For her part, Lily Eskelsen García of the NEA, argued that the election vindicated teachers’ unions. “Lawmakers learned an important lesson tonight: You can either work with educators to address the needs of students and public education, or they will work to elect someone who will,” she in a statement.

‘A Veteran and a Teacher’

In Minnesota, the Star Tribune newspaper reports that the education credentials of the incoming Democratic governor, Tim Walz, was an attractive feature for some voters.

“Voters interviewed Tuesday by the Star Tribune said they connected with Walz’s life story, which includes 24 years in the National Guard and more than 20 years teaching and coaching high school before he was elected to Congress in 2006,” wrote J. Patrick Coolican.

The story quotes one Democratic voter as saying: “Walz is a veteran and teacher, and I have a lot of respect for that,” he said.

And while it’s not unusual for teachers to serve in Congress, among the high-profile candidates winning on Tuesday included Jahana Hayes, Connecticut’s 2016 Teacher of the Year and the first black woman elected to Congress from the Nutmeg State.

News Roundup From Coast to Coast

Here’s a roundup of some of the other excellent coverage from EWA journalist members around the country.

For The Atlantic, Adam Harris looked at the widening gulf between U.S. voters with college degrees and those without.

In the nation’s fourth-largest school district, Miami voters approved an increase in their property taxes to fund teacher pay raises, and to hire school police, reports Colleen Wright for the Miami Herald.

For The Oregonian, Betsy Hammond served up “five takeaways” from the state and local elections, including support for local ballot measures to boost school funding.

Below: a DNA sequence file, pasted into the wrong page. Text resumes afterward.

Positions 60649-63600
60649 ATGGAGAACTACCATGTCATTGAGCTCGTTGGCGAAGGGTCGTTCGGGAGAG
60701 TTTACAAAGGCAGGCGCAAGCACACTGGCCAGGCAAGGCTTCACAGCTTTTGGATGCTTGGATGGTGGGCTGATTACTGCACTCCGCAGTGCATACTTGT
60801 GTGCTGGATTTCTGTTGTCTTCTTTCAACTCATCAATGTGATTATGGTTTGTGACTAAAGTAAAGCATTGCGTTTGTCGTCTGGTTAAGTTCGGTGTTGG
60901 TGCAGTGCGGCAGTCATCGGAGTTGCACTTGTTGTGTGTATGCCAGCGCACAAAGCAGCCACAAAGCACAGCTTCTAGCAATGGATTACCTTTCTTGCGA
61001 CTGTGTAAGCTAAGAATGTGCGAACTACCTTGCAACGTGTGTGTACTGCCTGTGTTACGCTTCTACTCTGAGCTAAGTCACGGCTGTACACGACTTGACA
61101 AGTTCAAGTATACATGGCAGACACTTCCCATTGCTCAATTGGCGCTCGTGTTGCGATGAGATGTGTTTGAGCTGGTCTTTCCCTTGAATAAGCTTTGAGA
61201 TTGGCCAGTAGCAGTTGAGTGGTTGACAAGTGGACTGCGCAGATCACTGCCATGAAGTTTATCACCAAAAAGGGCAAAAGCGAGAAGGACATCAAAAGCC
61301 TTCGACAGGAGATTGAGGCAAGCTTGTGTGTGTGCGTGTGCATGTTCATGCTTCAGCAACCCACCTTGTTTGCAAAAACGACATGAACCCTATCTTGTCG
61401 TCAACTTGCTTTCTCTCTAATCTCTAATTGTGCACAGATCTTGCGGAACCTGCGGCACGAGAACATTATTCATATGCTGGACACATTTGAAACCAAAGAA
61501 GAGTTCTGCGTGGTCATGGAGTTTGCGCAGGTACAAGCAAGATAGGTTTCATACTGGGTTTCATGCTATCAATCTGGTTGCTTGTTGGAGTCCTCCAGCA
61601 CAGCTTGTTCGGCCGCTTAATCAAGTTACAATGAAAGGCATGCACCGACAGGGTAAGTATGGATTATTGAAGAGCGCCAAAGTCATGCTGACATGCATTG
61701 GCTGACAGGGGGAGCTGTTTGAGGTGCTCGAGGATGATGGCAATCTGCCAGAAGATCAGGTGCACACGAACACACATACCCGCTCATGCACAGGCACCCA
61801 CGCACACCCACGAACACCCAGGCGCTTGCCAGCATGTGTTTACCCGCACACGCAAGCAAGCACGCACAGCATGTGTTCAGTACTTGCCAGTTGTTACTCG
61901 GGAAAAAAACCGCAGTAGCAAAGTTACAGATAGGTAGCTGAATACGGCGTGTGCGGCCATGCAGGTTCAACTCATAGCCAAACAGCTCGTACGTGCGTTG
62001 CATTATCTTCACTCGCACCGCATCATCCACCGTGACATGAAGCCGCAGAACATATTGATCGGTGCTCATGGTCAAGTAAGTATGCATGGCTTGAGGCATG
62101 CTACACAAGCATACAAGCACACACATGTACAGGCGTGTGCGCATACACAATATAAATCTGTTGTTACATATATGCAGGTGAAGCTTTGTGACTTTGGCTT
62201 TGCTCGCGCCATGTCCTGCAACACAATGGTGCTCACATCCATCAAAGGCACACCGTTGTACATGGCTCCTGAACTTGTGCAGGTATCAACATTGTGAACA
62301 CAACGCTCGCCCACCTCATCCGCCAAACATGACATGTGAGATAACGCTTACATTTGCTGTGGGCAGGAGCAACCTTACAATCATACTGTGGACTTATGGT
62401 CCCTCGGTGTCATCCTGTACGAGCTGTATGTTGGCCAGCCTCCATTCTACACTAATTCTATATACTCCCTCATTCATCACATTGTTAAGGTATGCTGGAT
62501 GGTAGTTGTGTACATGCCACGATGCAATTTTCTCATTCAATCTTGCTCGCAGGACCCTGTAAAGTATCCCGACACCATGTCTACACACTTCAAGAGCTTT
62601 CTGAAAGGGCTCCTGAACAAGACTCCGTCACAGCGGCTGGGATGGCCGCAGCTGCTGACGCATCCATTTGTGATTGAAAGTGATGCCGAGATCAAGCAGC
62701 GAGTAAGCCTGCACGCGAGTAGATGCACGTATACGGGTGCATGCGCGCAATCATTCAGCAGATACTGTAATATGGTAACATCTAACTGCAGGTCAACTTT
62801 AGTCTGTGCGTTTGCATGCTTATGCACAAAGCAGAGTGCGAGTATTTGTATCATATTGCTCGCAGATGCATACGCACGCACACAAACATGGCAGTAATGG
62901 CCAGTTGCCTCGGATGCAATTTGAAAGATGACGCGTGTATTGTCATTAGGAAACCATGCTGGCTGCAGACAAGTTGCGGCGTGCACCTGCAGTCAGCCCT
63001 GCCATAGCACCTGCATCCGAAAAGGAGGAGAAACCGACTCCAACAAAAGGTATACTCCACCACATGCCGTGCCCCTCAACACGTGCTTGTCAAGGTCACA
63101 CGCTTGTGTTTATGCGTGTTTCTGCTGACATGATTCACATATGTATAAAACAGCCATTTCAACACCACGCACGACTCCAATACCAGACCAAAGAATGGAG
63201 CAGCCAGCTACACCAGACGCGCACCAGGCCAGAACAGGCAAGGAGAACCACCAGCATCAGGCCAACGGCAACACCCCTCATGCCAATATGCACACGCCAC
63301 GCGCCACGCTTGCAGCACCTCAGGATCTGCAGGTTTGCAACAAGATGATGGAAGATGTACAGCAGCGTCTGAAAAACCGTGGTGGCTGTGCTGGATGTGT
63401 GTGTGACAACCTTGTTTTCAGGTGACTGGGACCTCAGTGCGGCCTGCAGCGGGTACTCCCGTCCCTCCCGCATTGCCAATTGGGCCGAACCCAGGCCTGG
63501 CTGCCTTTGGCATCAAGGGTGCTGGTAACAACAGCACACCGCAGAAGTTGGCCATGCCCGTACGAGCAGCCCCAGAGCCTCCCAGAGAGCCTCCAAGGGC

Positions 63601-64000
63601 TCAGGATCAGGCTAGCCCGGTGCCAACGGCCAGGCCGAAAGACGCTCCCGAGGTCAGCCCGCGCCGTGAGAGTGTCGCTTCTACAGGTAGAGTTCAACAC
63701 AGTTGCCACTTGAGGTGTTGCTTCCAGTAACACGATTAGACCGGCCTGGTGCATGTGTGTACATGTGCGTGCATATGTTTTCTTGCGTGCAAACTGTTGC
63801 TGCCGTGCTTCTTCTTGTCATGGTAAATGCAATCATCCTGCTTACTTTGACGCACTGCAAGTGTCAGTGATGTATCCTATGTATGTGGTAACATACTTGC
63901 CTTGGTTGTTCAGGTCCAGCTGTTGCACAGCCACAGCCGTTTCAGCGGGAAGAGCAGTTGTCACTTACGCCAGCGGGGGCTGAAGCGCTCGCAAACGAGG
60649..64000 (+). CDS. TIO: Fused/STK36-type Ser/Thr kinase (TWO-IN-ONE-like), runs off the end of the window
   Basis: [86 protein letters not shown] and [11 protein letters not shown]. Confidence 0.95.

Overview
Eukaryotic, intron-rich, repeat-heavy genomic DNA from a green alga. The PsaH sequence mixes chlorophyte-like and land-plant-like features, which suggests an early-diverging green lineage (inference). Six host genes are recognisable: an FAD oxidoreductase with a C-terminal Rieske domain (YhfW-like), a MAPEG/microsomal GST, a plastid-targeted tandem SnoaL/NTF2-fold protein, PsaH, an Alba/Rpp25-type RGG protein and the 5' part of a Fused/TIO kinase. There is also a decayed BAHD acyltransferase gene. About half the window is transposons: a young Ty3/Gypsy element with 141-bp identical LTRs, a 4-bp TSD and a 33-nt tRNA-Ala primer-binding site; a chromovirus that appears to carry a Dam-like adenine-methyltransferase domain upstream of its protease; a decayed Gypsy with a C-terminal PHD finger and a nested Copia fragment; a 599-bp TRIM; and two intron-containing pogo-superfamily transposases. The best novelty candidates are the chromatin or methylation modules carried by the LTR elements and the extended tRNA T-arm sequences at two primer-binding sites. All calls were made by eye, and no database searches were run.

Voters in some Texas communities approved more money for schools in the Dallas, Richardson, and Frisco school districts, according to a story by Eva-Marie Ayala and Nanette Light of The Dallas Morning News. Dallas, for instance, plans to “use nearly $126 million raised by the increase each year to pay for employee raises, prekindergarten, specialty school programs and efforts to address racial equity,” the story says.

In Wisconsin, “taxpayers voted to pour at least $1.3 billion into their local public schools,” reports Annysa Johnson for the Milwaukee Journal Sentinel.

Over at Idaho Education News, Kevin Richert examined “what happened and what it means for 2019 and beyond.”

The 74 has its Edlection Cheat Sheet, with recaps from 68 key races nationwide. That includes Tennessee’s new Republican governor, who will take the reins of the state’s long-standing — and bipartisan — push to overhaul public schools.

Chalkbeat also has produced extensive election coverage, including stories about the top education issues Illinois’ next governor, Democrat J.B. Pritzker, will face, and how school district tax proposals fared in Colorado (“wins, losses, and split decisions”).